Bad manners in the sky
BANGKOK, 20 March 2017: Expedia’s study on Thai airline travellers’ perceptions of good inflight manners hits the nail on the head, but some of the blame for delinquent behaviour should be placed at the boardroom doors of domestic airlines.
Yes, seat-back kickers are animals. They spoil your flight with their fidgety Kung Fu kicks, although I tend to put it down to the absence of breast-feeding when they were cuddly babies. They still think they are infants in a cot kicking the living daylights out of a feeding bottle. Could there be another reason?
Perhaps they are considerably taller than the airline’s arbitrary ruling on the average height of an Asian passenger.
They are not kicking the seat. Their kneecaps are jammed up against the food tray and when they attempt to alleviate the pain they bump their head on the overhead locker, resulting in a flurry of blows to the seat in front.
Airlines are guilty of squeezing us into a B737, or A320 fuselage, like cattle on a journey to market. So if seat- back kicking is on the rise, perhaps it’s a plea for change.
Another sign of bad breeding is when the traveller in front hits the recline button on take-off and falls asleep for the entire trip. Rarely will a flight attendant bother to stir the sleeper even if the passenger behind is suffocating on the contents of their meal tray.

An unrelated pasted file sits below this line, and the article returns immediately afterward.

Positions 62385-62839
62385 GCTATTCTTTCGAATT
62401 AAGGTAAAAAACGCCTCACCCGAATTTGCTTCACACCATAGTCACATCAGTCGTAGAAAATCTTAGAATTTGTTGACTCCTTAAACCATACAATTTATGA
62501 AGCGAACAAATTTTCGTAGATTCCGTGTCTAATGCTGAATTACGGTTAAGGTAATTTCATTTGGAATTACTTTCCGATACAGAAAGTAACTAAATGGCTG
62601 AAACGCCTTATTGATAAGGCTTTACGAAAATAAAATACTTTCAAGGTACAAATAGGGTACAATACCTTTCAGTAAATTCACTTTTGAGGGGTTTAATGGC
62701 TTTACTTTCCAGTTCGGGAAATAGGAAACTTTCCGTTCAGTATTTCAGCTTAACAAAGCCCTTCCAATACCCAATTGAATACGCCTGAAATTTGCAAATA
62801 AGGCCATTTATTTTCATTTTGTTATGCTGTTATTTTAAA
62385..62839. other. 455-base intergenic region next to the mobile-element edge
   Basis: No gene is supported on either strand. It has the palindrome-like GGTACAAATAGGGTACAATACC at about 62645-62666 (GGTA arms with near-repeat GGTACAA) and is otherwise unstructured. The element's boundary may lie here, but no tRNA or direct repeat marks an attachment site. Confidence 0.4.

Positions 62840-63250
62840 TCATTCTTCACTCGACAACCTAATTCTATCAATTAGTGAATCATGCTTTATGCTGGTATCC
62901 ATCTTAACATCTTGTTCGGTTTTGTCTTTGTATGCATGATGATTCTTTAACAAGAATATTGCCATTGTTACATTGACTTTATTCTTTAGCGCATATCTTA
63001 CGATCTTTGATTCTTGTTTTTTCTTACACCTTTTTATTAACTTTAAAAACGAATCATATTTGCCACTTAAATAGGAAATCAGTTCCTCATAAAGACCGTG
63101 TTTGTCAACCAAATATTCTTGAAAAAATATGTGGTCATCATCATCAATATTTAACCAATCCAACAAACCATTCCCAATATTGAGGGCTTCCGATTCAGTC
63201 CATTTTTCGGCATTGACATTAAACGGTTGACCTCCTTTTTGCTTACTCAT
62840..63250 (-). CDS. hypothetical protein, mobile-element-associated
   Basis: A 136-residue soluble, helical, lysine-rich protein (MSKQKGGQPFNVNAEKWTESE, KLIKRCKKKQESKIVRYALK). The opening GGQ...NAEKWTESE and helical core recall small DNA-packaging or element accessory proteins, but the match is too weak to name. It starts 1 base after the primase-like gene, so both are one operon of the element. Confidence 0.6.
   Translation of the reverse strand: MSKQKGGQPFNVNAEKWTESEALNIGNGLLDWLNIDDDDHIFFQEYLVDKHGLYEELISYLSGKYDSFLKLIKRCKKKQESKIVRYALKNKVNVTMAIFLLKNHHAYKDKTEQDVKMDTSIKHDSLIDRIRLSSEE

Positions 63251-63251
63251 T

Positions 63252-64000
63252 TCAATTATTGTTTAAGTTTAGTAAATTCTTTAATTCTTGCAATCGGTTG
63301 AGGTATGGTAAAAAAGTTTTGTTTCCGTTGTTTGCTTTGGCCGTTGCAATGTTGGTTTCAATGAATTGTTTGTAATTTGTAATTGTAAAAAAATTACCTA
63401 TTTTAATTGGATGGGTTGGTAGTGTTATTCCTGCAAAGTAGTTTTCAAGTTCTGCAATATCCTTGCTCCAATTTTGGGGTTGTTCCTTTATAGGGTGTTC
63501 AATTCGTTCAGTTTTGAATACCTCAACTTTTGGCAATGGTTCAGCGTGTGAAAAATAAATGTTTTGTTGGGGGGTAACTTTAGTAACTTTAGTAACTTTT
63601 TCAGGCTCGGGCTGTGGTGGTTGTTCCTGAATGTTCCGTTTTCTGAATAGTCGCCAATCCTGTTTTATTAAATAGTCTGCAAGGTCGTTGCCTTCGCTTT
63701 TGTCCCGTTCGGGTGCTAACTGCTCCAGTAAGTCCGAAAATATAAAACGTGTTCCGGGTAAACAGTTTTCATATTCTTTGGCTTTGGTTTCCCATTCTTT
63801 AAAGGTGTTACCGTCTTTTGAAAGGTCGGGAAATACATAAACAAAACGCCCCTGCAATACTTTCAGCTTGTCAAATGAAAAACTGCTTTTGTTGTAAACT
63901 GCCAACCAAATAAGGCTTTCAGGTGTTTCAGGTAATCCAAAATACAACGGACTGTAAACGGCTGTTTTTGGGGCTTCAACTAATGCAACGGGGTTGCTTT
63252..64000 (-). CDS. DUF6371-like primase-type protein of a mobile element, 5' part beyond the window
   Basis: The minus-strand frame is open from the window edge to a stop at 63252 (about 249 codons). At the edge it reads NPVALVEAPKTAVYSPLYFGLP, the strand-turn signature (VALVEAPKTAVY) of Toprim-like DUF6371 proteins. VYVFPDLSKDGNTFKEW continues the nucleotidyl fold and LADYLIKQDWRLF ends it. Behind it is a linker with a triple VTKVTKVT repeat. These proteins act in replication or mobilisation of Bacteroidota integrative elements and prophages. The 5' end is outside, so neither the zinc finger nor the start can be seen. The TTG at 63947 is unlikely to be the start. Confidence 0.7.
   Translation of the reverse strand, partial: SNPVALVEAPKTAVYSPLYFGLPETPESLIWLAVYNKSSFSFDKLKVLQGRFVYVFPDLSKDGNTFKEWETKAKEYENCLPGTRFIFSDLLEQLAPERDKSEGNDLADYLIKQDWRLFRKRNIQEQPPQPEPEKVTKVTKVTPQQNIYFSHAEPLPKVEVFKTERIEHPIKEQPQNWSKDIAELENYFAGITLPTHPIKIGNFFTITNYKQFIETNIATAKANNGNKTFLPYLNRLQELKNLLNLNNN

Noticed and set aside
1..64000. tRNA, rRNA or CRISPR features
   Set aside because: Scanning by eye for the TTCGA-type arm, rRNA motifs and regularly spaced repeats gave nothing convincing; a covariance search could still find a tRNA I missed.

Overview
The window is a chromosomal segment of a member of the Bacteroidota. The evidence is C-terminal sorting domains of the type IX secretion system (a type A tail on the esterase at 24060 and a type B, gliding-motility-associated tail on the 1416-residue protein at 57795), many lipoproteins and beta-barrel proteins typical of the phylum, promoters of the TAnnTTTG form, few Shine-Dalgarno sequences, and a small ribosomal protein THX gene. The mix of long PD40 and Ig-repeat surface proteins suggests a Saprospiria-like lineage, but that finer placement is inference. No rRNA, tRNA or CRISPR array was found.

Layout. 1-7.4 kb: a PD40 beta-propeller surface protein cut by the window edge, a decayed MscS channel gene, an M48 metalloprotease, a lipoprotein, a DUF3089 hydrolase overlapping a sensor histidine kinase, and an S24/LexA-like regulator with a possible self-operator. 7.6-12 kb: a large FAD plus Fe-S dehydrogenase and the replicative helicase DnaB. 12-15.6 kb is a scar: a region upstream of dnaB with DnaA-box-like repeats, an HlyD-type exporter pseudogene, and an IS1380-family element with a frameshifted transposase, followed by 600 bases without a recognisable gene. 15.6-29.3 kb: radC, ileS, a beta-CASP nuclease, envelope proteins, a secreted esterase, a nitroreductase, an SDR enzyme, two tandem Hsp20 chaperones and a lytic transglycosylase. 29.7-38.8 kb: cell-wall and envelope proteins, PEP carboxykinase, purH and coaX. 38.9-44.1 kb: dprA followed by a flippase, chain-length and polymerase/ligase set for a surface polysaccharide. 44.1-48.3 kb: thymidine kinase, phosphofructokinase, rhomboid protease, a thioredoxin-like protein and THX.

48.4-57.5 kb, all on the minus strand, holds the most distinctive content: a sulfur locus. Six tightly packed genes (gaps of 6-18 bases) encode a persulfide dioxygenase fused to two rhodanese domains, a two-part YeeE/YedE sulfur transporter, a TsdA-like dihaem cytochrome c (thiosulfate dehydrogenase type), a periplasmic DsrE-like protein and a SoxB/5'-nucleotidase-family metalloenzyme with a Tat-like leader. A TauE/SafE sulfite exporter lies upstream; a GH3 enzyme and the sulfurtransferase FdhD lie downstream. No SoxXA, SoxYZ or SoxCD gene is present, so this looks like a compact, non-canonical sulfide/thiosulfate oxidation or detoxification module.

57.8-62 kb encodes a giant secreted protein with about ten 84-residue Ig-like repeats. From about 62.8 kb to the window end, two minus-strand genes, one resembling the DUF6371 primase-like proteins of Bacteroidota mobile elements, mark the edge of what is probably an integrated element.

The majority of survey respondents said they would recommend airlines to deactivate the recline feature for short flights. We sit upright on the Number 3 bus as it bounces over potholes and avoids motor bike taxis so why the fuss over a reclining seat on the buses of the sky?
The inability to recline a seat without prompting a riot suggests airlines are mean with leg-room. It’s a version of cattle transport. If an airline could persuade us to lie flat and be stacked in plastic pods three deep the airline’s directors would be ecstatic. Board directors are used to flying horizontality in first-class. So no complaints please from the back-of-the-bus.
But if you can successfully place the typical A4 inflight magazine, length-wise between the edge of your seat and the magazine pocket in the seat in front then you are a very lucky economy-class traveller these days. My efforts suggested the space is usually about 10 centimetres short of an A4 magazine and in the absence of a tape measure I would conclude that is a very meagre allocation of leg room even for a village bus.
It is a complaint that the DCA should look at more closely than capping fare ceilings. Controlling fares is a commercial matter that should be left to airlines, while providing adequate seating space is about promoting passenger’s comfort and well-being.